C. William O'Neill

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C. William O'Neill
C. William O'Neill.jpg
Chief Justice of the Ohio Supreme Court
In office
April 3, 1970 – August 20, 1978
Preceded byKingsley A. Taft
Succeeded byRobert E. Leach
Associate Justice of the Ohio Supreme Court
In office
November 30, 1960 – April 4, 1970
Preceded byJohn Weld Peck II
Succeeded byLeonard J. Stern
59th Governor of Ohio
In office
January 14, 1957 – January 12, 1959
LieutenantPaul M. Herbert
Preceded byJohn William Brown
Succeeded byMichael DiSalle
37th Attorney General of Ohio
In office
January 8, 1951 – January 7, 1957
GovernorFrank Lausche
John William Brown
Preceded byHerbert S. Duffy
Succeeded byWilliam B. Saxbe
87th Speaker of the Ohio House of Representatives
In office
January 6, 1947 – January 2, 1949
Preceded byJackson E. Betts
Succeeded byJohn F. Cantwell
Personal details
Born(1916-02-14)February 14, 1916
Marietta, Ohio, U.S.
DiedAugust 20, 1978(1978-08-20) (aged 62)
Columbus, Ohio, U.S.
Political partyRepublican
Spouse(s)Betty Hewson
Alma materMarietta College, Moritz College of Law
Military service
Allegiance United States
Branch/service United States Army
Years of service1943–1946
Battles/warsWorld War II

C. William O'Neill [1] (February 14, 1916 – August 20, 1978) was an American Republican politician from Ohio.

Biography[edit]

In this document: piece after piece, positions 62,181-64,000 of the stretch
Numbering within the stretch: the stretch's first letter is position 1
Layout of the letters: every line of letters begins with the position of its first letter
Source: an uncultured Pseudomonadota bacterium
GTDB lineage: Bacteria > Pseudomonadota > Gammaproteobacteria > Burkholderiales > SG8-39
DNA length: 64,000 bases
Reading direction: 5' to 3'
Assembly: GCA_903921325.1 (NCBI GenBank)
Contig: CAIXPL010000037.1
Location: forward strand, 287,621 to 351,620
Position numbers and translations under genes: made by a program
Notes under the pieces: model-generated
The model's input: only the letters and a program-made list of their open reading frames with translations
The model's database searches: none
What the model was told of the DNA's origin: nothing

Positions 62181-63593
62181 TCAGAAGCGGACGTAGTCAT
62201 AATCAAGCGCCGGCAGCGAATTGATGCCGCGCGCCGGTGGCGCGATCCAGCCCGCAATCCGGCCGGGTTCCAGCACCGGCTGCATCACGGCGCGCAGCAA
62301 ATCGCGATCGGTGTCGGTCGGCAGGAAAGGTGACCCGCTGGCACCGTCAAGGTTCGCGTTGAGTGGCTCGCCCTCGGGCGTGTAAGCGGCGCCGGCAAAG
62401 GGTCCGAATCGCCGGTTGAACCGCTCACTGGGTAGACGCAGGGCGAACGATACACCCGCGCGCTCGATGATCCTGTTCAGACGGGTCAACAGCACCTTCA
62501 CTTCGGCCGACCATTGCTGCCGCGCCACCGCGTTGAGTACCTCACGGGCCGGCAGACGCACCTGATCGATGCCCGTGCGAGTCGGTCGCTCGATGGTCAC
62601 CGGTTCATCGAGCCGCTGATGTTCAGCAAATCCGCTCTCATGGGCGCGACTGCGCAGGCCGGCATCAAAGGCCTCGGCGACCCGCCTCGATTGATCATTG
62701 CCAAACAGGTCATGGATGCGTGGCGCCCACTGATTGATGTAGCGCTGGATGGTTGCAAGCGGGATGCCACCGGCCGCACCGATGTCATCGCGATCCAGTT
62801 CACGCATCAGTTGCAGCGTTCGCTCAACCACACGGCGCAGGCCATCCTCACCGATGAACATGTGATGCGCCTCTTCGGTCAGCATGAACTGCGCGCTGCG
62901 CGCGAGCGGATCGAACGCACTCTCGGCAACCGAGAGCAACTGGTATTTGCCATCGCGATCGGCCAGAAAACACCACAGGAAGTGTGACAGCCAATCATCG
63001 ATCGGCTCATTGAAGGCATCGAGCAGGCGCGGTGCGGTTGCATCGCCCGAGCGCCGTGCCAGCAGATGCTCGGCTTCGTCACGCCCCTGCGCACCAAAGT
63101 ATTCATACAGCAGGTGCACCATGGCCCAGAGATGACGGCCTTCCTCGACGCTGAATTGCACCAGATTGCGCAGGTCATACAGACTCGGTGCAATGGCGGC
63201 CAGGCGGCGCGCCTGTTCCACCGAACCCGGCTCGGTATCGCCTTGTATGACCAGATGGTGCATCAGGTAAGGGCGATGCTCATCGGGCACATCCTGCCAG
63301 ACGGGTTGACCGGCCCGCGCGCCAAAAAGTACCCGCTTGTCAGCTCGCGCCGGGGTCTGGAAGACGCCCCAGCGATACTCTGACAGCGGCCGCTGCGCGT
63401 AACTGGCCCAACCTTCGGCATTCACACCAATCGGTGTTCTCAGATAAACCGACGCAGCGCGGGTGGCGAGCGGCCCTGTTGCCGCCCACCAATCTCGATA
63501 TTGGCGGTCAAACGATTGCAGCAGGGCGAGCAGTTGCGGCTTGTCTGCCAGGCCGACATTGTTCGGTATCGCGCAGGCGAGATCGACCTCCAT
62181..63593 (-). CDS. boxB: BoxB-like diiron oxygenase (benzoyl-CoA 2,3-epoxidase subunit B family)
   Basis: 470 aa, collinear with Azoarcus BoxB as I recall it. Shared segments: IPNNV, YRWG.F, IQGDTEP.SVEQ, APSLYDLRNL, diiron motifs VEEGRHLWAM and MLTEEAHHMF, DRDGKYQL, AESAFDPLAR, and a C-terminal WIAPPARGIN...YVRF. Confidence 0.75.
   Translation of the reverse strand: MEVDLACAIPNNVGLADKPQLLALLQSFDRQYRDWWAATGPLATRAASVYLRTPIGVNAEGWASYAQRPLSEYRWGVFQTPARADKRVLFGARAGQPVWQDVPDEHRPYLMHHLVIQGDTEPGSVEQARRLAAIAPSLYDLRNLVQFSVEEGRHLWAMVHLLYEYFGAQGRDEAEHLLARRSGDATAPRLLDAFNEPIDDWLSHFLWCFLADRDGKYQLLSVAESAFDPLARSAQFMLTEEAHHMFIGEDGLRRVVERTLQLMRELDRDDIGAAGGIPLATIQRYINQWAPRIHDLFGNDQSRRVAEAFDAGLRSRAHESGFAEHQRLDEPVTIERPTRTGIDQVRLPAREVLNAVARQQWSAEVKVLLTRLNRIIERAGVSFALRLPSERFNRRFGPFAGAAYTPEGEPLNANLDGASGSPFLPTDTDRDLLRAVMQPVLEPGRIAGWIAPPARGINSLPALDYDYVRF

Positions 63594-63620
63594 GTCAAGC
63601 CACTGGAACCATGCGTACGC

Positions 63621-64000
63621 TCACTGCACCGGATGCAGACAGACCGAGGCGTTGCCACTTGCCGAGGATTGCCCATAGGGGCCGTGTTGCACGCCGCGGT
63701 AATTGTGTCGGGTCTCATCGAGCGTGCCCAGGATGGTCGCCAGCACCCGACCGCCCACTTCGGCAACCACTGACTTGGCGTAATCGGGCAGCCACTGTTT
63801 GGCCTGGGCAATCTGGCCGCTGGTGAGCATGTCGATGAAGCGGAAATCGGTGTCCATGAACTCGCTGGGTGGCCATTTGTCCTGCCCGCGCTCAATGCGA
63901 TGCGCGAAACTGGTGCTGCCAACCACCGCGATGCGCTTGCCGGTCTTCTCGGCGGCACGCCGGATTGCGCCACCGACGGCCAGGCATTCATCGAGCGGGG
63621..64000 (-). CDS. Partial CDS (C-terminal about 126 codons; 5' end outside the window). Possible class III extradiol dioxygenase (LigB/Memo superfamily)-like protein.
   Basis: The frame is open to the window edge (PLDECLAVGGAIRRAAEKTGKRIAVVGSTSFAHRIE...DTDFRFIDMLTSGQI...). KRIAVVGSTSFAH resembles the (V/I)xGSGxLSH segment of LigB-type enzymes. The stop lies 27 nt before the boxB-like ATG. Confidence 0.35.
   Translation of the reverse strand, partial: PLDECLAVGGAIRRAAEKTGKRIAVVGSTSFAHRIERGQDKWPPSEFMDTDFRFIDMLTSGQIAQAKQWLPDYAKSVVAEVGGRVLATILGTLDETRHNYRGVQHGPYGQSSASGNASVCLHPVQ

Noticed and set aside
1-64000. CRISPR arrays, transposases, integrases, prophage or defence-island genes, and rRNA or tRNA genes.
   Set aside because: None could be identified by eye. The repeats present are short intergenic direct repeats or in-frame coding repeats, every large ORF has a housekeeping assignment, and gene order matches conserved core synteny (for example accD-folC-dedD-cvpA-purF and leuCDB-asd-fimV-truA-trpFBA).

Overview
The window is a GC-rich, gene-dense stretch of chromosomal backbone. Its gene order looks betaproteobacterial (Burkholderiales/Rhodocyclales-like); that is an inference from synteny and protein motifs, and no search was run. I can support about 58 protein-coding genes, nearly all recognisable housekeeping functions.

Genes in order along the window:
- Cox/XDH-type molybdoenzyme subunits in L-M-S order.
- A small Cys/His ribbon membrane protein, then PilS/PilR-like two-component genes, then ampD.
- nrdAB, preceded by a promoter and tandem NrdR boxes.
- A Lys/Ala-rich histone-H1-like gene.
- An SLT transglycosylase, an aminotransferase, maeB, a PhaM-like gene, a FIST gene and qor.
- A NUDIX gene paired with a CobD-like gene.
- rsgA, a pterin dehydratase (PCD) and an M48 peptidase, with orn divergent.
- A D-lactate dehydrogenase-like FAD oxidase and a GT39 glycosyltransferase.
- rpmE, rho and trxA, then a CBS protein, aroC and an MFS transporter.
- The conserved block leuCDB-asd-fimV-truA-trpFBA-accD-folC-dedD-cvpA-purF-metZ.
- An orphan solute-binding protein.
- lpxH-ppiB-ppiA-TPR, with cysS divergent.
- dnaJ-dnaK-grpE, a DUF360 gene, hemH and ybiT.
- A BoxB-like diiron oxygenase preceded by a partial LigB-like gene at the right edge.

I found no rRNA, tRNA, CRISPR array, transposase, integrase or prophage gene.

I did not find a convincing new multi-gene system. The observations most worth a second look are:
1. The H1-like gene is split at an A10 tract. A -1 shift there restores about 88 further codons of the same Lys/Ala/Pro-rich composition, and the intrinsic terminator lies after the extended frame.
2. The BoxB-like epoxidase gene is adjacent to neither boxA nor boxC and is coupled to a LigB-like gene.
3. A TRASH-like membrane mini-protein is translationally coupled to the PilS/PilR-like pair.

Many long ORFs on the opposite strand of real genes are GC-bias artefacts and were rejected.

He was born in Marietta, Ohio. He was the 59th Governor of Ohio. He graduated from both Marietta College (1938) and The Ohio State University Moritz College of Law (1942). While at Marietta he joined The Delta Upsilon University.

O'Neill served as a state representative and as Speaker of the House. He was then elected the State Attorney General in 1950, being the youngest person elected to the office at age 34.[1] He served from 1951–1957, when he was elected to the governorship. O'Neill served until 1959. He was defeated for re-election due to his support of the controversial proposed "right to work" amendment to the Ohio Constitution. He served on the Ohio Supreme Court from 1960 until his death serving as an associate justice, then Chief Justice. O'Neill was the only Ohioan to serve in top leadership positions in the legislative, executive and judicial branches of Ohio.[1]

O'Neill was married to Betty Hewson on July 29, 1945, and they had two children. He died August 20, 1978, and his funeral service was at First Community Church in Columbus. He was buried at Oak Grove Cemetery in Marietta.[1]

Legacy[edit]

The O'Neill Building at the Ohio Expo Center and State Fair in Columbus, Ohio, is named in honor of O'Neill. Additionally, The C. William O'Neill Senior Citizens Center in Marietta, Ohio is named in his honor.

References[edit]

  1. ^ a b c d The Supreme Court of Ohio and The Ohio Judicial System – C. William O'Neill "As he explained to the Columbus Dispatch in a 1975 interview the initial 'C'. stands for nothing; rather it was a compromise between his mother, who wanted to name him Charles, and his father, who did not want a junior in the family."

External links[edit]

Legal offices
Preceded by
Herbert S. Duffy
Ohio Attorney General
1951–1957
Succeeded by
William B. Saxbe
Party political offices
Preceded by
Jim Rhodes
Republican Party nominee for Governor of Ohio
1956, 1958
Succeeded by
Jim Rhodes